traveller


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traveller

(US), traveler
1. a part of a mechanism that moves in a fixed course
2. Nautical
a. a thimble fitted to slide freely on a rope, spar, or rod
b. the fixed rod on which such a thimble slides
References in classic literature ?
`Now, it is very remarkable that this is so extensively overlooked,' continued the Time Traveller, with a slight accession of cheerfulness.
`Scientific people,' proceeded the Time Traveller, after the pause required for the proper assimilation of this, `know very well that Time is only a kind of Space.
The Highwayman was so pleased with the Traveller's philosophy and wit that he took him into partnership, and this splendid combination of talent started a newspaper.
'But you are familiar with them, sir?' the insinuating traveller assumed.
The insinuating traveller, acknowledging the flourish with an inclination of his head, passed from the Chief to the second young lady, who had not yet been referred to otherwise than as one of the ladies in whose behalf he felt so sensitive an interest.
Whether the traveller was possessed by thoughts which the fury of the night had heated and stimulated into a quicker current, or was merely impelled by some strong motive to reach his journey's end, on he swept more like a hunted phantom than a man, nor checked his pace until, arriving at some cross roads, one of which led by a longer route to the place whence he had lately started, he bore down so suddenly upon a vehicle which was coming towards him, that in the effort to avoid it he well-nigh pulled his horse upon his haunches, and narrowly escaped being thrown.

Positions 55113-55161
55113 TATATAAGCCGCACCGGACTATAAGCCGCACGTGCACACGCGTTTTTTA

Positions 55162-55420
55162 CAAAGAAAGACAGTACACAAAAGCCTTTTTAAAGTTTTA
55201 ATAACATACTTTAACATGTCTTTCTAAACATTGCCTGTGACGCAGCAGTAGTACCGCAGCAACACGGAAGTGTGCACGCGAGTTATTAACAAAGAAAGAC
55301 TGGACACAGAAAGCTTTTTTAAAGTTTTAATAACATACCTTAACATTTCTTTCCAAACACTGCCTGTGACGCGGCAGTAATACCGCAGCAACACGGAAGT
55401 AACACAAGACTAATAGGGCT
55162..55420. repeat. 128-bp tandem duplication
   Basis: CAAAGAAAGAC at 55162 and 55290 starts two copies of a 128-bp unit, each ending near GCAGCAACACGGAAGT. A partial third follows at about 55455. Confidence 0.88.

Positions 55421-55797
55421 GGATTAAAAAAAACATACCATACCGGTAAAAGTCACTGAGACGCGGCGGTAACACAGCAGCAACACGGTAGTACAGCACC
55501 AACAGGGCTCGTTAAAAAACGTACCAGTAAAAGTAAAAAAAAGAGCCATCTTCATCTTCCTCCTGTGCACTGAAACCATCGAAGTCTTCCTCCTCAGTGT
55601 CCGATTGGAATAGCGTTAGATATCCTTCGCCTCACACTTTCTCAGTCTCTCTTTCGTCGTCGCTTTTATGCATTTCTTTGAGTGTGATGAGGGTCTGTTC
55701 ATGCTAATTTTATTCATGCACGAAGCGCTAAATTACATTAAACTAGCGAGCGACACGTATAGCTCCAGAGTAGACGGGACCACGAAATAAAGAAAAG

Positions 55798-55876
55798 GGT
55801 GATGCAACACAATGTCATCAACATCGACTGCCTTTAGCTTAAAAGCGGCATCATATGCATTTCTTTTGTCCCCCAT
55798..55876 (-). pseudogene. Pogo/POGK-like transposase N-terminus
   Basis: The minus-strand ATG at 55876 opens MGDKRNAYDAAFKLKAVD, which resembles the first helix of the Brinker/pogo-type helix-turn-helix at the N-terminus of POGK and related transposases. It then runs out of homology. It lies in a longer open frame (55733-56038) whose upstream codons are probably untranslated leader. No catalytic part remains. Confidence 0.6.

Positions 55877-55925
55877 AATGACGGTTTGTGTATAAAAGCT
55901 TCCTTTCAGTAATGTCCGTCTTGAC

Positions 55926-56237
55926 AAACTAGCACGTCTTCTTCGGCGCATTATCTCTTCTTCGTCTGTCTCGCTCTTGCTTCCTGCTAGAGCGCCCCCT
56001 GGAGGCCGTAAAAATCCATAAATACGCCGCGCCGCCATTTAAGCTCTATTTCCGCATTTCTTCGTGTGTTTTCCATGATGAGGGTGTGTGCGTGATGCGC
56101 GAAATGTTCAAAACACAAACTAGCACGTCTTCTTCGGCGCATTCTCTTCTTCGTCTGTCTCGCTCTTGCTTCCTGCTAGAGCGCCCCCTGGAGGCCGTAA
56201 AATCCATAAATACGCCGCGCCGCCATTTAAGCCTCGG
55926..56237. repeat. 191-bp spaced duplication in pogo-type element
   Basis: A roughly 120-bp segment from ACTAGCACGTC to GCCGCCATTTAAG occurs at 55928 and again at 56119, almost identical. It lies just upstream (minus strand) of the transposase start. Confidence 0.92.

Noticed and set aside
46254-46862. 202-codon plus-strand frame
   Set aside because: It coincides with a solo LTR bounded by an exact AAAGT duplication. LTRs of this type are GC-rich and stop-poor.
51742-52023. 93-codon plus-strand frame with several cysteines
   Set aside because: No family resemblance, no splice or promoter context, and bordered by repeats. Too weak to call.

'You have a lantern there, I see,' said the traveller dismounting,
To this the traveller replied that it was possible, but that he did not understand decorations.
The Palace Hotel, appealing for encouragement mainly to English and American travellers, celebrated the opening of its doors, as a matter of course, by the giving of a grand banquet, and the delivery of a long succession of speeches.
These beautiful and verdant recesses, running through and softening the rugged mountains, were cheering and refreshing to the wayworn travellers.
'We can't help going round by the Travellers' Twopenny, if we go the short way, which is the back way,' Durdles answers, 'and we'll drop him there.'
During the day and night that they were encamped in company with the travellers, their conduct was friendly in the extreme.